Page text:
(The former Newsweek Building)
(Between 49th & 50th Streets)
Developer: Alexander S. Bing
Architect: Robert D. Kohn, Frank E. Vitolo
and John J. Knight
By Carter B. Horsley
For several decades, this modest Art Deco tower, shown
at the left, dominated much of the midtown Madison Avenue skyline,
especially after the lighted signs announcing the time and temperature
were added beneath the Newsweek logo, none of which were part
of the original design. When Newsweek relocated to the West Side
in the mid-1990's, the sign was changed to "New York"
as the magazine of that name moved into this building.
Unlike its two other nearby slender Art Deco
towers, the original R.C.A. Victor (that became the former G.E.
Building at 570 Lexington Avenue, see The
City Review article) and the Fuller Building at 41 East 57th
Street, this 42-story building occupies a full blockfront with
its narrow tower centered on a mid-rise base with setbacks.
Until the erection of the Swiss Bank Tower
(see The City Review article) between
it and Saks Fifth Avenue to the west, the building was very visible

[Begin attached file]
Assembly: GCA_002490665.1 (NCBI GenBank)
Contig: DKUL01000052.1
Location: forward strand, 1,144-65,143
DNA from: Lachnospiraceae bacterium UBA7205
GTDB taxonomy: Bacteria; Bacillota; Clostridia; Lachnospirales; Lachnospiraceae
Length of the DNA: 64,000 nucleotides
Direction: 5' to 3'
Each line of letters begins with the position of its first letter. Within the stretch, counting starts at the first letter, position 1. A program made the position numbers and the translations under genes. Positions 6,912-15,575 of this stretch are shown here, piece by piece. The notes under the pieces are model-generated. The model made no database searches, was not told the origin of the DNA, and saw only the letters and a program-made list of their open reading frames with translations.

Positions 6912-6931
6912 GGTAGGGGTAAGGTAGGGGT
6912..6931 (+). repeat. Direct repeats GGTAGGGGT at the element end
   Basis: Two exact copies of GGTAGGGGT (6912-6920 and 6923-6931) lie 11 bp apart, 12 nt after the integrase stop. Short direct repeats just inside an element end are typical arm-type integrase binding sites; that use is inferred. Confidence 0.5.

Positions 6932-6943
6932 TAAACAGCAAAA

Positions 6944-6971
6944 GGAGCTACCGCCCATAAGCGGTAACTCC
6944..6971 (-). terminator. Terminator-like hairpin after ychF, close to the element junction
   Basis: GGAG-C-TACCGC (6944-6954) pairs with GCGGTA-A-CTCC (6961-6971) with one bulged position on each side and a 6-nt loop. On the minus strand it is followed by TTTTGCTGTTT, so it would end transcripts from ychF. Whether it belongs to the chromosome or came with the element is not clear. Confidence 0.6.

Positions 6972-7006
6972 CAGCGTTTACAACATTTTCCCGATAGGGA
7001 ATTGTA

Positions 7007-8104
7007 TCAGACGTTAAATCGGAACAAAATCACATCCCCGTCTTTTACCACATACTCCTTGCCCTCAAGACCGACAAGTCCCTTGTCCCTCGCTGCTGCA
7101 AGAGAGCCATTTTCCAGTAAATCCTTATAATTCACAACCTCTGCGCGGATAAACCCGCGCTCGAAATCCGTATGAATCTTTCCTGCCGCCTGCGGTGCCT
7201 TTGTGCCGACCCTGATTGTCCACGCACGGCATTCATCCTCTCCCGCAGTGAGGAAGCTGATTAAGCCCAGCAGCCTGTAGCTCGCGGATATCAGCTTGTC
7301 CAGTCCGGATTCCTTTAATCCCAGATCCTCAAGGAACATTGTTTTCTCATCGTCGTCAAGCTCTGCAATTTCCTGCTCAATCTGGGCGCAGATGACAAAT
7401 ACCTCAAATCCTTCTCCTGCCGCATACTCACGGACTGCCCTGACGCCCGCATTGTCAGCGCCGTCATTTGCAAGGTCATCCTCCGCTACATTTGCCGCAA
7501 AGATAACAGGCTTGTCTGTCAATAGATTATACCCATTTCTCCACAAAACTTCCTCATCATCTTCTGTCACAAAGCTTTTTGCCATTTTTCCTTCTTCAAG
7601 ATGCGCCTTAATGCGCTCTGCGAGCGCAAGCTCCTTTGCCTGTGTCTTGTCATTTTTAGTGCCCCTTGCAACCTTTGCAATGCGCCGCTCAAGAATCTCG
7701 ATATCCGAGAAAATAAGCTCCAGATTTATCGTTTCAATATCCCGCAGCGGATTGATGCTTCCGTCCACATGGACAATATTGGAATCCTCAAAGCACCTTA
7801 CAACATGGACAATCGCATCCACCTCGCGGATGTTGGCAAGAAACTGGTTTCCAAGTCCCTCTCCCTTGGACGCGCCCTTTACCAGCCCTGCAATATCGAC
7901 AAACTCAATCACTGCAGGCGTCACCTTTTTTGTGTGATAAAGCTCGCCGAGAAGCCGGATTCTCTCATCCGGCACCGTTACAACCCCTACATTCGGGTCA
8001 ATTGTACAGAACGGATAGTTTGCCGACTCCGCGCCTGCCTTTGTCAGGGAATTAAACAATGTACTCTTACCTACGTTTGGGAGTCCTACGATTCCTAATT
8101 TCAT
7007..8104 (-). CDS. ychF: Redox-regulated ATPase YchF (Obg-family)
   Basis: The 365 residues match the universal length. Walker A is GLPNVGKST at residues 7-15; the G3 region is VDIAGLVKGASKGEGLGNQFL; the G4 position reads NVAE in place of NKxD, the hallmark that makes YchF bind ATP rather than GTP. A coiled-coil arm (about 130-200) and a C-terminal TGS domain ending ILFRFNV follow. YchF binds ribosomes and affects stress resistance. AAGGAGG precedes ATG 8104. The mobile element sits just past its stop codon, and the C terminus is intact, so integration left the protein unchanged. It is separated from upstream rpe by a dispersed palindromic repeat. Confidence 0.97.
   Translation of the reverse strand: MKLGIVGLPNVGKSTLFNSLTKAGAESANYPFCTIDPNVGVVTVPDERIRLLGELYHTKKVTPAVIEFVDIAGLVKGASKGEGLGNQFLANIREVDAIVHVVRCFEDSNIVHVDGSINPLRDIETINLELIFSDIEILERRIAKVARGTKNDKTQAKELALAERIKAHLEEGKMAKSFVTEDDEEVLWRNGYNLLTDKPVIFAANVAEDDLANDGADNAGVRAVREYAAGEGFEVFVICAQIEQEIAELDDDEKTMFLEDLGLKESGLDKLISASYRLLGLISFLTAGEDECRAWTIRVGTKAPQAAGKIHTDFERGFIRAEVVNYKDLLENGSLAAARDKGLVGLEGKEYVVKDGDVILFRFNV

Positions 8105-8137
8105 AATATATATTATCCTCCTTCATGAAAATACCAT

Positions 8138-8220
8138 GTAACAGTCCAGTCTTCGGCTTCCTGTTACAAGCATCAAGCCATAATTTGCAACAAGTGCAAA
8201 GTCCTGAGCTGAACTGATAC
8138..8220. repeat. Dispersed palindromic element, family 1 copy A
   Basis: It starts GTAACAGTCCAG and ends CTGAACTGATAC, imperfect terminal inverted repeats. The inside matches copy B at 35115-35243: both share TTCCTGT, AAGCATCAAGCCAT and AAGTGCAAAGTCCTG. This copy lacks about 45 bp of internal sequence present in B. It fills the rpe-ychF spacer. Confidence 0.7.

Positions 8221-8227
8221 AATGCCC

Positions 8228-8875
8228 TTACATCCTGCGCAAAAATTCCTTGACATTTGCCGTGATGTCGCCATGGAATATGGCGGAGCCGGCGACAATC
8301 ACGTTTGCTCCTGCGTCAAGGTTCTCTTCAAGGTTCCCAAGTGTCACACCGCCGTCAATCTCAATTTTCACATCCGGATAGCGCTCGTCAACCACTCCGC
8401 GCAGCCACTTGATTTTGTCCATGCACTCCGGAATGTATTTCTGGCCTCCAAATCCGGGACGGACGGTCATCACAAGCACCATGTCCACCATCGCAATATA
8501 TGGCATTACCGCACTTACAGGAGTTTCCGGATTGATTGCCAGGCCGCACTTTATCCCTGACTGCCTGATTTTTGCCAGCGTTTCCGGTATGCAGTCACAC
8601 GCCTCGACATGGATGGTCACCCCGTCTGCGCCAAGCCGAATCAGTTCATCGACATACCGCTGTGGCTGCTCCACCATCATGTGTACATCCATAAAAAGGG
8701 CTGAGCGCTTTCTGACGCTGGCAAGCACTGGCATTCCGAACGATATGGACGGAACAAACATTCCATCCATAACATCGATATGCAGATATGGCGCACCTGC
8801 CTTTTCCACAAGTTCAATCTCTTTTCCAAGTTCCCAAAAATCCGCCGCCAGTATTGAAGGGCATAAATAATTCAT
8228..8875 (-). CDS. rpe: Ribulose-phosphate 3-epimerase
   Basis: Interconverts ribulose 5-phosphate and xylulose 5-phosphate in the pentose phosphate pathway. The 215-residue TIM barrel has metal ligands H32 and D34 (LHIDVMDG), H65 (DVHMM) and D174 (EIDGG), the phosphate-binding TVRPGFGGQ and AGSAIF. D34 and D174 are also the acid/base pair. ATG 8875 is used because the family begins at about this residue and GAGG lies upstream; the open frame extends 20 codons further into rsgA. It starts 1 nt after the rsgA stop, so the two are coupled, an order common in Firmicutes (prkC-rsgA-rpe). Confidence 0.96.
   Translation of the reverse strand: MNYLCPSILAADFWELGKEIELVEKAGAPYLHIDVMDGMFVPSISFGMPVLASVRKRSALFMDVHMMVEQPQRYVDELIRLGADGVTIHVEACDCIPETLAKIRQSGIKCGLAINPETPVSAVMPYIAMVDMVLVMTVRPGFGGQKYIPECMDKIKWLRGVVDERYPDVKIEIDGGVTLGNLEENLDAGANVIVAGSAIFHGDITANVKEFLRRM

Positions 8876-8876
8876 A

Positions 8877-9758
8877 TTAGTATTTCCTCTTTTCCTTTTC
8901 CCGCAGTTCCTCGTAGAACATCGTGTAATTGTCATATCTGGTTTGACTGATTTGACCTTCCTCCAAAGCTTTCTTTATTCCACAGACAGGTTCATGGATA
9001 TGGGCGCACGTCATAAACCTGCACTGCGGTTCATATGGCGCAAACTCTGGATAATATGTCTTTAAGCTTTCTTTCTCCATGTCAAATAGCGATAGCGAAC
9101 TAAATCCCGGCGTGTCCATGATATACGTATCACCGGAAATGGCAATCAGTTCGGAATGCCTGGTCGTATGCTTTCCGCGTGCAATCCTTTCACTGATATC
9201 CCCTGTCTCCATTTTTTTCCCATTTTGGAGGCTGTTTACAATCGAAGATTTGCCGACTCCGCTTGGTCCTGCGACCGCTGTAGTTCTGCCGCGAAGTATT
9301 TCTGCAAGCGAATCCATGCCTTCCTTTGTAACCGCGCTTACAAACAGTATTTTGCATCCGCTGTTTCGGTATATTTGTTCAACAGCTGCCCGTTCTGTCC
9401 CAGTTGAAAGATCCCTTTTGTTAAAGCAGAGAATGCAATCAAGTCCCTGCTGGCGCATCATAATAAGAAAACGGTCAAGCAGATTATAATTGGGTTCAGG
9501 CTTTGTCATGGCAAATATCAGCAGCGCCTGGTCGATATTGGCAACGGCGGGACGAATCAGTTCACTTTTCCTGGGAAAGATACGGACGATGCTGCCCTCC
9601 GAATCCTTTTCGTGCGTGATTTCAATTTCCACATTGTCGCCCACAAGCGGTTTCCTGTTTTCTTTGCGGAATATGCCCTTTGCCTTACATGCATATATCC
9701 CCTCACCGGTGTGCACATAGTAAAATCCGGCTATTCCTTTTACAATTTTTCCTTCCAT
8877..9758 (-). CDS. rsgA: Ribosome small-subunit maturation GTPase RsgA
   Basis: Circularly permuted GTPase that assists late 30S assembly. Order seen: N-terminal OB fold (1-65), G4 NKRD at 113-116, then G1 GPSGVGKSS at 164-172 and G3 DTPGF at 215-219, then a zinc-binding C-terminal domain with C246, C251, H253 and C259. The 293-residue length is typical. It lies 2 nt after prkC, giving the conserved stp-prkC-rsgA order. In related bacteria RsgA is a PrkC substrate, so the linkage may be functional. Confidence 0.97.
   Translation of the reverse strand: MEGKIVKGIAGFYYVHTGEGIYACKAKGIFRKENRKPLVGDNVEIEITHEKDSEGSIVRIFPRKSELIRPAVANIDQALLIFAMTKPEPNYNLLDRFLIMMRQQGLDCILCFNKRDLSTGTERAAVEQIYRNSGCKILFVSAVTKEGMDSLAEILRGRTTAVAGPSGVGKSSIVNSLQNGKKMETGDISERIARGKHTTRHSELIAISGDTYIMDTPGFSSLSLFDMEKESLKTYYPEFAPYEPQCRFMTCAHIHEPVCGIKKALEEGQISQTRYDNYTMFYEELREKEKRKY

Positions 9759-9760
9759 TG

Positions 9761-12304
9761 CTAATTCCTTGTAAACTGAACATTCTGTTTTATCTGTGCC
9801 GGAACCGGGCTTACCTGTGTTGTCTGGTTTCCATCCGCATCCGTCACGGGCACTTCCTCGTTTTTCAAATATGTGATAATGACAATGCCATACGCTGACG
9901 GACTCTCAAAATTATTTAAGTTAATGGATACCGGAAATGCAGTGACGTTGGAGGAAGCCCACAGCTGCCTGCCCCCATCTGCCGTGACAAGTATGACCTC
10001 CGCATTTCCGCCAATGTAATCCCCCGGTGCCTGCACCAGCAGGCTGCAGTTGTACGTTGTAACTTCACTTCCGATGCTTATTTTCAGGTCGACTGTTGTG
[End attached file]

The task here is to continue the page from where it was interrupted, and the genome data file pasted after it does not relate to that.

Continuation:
from Rockefeller Center (see The City Review
article). The mostly blank eastern wall of the Swiss Bank
Tower, where its elevators are placed, faces the mostly blank
western wall of the building that Newsweek decided to leave in
1993. (Newsweek had previously been located in the former Knickerbocker
Hotel on the southeast comer of 42nd Street and Broadway and is
now at 251 West 57th Street.)
The building's rooftop signs mar its Art Deco
purity and hopefully will someday be removed. Given the small
floor sizes of the tower and the building's superb location overlooking
the rear of St. Patrick's Roman Catholic Cathedral (see The
City Review article) and the courtyard of the Villard Houses
at the New York Palace Hotel (see The City
Review article), this 336,472-sq. ft. building will not have
difficulties finding tenants to replace Newsweek.
The developer was part of the Bing & Bing
real estate concern that built many of the city's finest residential
properties in many different Manhattan neighborhoods.
In 2009, the building's base and lobby were